At last count there are close to 400 satellite news channels, most of them in regional languages. This does not include the cable channels that may run their own variation of ‘news’ in hyperlocal areas. While the satellite channels come under the purview of the ministry of information and broadcasting, most cable channels fall into a no-man’s land of regulation. Most of these channels are run for a variety of reasons, generally to have to do with political clout and leverage.

The news business is expensive to run. It is estimated that to do a competent job at a state level, it would cost you over a crore plus in just newsgathering costs. This is assuming you want to run news – that is, looking at issues that impact the public. For example, looking at the state of public health before a pandemic (not when thousands are stricken); or looking at shelters for homeless. However, this kind of reportage is not just time-consuming, it is expensive. And often it does not get the same kind of attention that the sight of two people screaming at each other on some obscure issue does. Producing news shows where a bunch of motivated people are delivering a prepared script with full emotion, however, is not particularly expensive to produce. And it possibly attracts more eyeballs than a well-researched piece of reportage.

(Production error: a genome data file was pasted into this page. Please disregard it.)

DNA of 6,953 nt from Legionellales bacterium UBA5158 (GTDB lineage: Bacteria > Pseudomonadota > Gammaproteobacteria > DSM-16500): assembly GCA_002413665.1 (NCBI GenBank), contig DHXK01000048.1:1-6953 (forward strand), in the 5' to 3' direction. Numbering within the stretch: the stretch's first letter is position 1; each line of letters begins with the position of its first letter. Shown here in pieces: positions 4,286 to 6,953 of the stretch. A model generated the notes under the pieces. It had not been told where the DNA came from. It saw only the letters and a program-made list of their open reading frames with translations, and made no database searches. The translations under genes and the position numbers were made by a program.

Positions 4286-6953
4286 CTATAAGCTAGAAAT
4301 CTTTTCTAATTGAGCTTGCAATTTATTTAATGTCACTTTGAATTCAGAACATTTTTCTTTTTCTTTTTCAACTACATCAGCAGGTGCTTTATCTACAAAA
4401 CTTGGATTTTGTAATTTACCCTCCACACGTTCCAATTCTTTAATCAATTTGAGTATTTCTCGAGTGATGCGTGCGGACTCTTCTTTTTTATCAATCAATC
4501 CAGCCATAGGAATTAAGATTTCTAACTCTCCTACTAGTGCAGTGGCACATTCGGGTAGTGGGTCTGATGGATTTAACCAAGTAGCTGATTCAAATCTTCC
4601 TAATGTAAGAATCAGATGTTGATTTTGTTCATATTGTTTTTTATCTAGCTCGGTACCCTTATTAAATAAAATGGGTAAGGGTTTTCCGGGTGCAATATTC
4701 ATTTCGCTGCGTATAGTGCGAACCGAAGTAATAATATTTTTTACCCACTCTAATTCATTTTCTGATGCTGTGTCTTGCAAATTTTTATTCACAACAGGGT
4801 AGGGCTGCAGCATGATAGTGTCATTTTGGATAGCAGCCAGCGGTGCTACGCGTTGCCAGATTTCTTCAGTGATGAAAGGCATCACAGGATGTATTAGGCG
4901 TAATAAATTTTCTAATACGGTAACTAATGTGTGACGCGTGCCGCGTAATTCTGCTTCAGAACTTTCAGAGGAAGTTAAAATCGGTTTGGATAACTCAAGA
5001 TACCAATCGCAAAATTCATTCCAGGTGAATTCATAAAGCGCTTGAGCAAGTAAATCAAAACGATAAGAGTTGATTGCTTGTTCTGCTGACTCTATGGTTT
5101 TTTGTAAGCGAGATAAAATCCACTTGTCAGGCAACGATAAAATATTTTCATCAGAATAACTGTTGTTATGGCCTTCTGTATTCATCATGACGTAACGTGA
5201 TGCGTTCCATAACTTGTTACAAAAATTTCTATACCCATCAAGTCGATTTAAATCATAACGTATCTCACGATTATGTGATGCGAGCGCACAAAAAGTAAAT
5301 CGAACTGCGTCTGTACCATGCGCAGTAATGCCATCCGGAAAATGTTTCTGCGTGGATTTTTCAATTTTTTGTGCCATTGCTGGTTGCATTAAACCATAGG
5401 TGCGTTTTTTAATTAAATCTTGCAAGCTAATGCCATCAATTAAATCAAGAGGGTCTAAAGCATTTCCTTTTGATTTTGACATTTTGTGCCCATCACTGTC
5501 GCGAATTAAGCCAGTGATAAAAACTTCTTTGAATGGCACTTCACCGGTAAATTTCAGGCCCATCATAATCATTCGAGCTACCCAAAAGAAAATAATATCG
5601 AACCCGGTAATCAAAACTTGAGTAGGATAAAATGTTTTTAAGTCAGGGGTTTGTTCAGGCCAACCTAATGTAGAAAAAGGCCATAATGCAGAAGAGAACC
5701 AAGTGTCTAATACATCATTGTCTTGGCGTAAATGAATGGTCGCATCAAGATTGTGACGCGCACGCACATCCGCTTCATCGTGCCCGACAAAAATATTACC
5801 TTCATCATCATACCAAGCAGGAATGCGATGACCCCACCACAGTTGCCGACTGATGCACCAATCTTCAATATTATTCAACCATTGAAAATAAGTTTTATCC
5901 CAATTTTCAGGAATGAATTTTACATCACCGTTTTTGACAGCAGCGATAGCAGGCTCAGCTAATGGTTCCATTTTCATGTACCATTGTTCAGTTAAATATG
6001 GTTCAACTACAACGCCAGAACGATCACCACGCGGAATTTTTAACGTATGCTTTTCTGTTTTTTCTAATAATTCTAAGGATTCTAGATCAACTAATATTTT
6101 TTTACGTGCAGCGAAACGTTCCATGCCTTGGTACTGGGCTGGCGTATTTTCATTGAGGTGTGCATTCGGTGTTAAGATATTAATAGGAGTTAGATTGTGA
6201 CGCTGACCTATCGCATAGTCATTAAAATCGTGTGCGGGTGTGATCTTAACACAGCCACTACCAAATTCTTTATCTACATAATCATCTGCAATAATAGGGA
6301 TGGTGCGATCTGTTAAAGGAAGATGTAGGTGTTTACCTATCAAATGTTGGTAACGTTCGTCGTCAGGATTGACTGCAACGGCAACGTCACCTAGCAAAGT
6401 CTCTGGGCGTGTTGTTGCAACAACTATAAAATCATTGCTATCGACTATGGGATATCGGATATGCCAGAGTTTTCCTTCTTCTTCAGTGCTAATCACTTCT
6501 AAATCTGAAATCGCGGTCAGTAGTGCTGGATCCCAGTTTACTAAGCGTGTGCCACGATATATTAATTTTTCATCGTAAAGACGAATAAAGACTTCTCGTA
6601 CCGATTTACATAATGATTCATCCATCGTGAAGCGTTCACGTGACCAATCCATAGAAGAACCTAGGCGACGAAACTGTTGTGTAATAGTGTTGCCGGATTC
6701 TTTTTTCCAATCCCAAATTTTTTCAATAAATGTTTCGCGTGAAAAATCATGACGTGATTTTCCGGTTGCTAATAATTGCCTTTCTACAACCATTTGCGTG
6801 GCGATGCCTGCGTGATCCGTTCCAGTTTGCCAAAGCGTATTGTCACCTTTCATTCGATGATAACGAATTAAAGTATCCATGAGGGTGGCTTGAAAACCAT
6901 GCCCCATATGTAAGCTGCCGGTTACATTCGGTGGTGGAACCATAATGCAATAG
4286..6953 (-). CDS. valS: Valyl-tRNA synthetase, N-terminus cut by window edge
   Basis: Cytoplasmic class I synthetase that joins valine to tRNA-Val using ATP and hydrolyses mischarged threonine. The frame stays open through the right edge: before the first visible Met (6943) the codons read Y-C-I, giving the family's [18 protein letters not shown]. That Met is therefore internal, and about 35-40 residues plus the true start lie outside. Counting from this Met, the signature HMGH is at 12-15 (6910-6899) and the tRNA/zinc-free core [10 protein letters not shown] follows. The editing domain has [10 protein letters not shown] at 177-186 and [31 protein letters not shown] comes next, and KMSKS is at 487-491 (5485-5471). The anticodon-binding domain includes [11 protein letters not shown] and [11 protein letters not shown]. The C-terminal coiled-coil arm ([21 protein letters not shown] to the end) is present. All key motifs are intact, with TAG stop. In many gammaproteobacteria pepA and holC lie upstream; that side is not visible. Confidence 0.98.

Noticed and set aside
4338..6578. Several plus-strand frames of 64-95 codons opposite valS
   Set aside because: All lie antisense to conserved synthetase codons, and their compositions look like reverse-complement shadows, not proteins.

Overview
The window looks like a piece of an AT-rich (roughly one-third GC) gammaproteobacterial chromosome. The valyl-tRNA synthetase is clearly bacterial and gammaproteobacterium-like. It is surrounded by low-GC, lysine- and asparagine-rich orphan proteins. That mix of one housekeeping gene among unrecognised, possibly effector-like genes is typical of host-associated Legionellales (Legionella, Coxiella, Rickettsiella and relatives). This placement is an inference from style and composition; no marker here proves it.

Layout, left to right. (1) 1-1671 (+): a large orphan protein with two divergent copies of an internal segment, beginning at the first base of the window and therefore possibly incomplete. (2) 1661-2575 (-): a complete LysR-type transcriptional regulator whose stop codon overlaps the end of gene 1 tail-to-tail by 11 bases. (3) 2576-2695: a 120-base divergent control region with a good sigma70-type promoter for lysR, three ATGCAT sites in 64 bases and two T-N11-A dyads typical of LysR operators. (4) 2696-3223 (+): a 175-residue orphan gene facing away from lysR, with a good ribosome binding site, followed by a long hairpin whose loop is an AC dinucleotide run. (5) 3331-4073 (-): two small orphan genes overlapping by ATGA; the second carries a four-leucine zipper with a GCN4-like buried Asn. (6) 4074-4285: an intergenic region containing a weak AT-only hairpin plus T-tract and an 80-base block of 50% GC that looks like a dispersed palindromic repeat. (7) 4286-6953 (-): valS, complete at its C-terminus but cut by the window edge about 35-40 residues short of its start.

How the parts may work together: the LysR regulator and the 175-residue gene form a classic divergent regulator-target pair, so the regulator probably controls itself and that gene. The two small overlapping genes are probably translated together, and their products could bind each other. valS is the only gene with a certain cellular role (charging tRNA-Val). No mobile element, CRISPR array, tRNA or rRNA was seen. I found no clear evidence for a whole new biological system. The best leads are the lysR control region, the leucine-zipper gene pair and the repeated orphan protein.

Much of TV news is about screaming people. Because obnoxious, abrasive, and divisive drama makes for good viewing. It is the same reason we watch a serialised television drama, and why the villains of the show are big hits. There is something about our normally polite and boring lives that craves ugliness. News television provides us with that. Of course, in a democracy, the businesses have full right to provide us with our nightly entertainment of gladiatorial contestants scoring points off each other. But is it news?

Much of the protection and status accorded to news is that it acts in public interest. In a world where news media is more focused on a star child’s potty training, or getting political spokespeople into battle with each other, should organisations that curate social media feeds and curate guest lists of screaming spokespeople be accorded the same status and respect as organisations gathering and reporting news? Right now, self-regulation for news is broken beyond belief. It is a ‘you scratch my back; I scratch yours’ policy on news blunders. And that is something that needs to be relooked at. Self-regulation is not working. And, while government regulation is a bad idea, there needs to be a focus on effective regulation. So, while Zubair and Sharma are going through the process of Indian justice, with cases filed across the board, with threat to life and liberty – the news channel that lit the fire, the news anchor that poured kerosene on the issue, have had zero accountability. News is not about putting out content without filters. It is about editorial diligence. It is about credibility. It Is about public interest. Unfortunately, none of those have been on display in this whole sorry incident. And, while others pay the price for this, the news corporation will not. And that needs to change.

The writer works at the intersection of digital content, technology, and audiences. She is a writer, columnist, visiting faculty, and filmmaker. She tweets at @calamur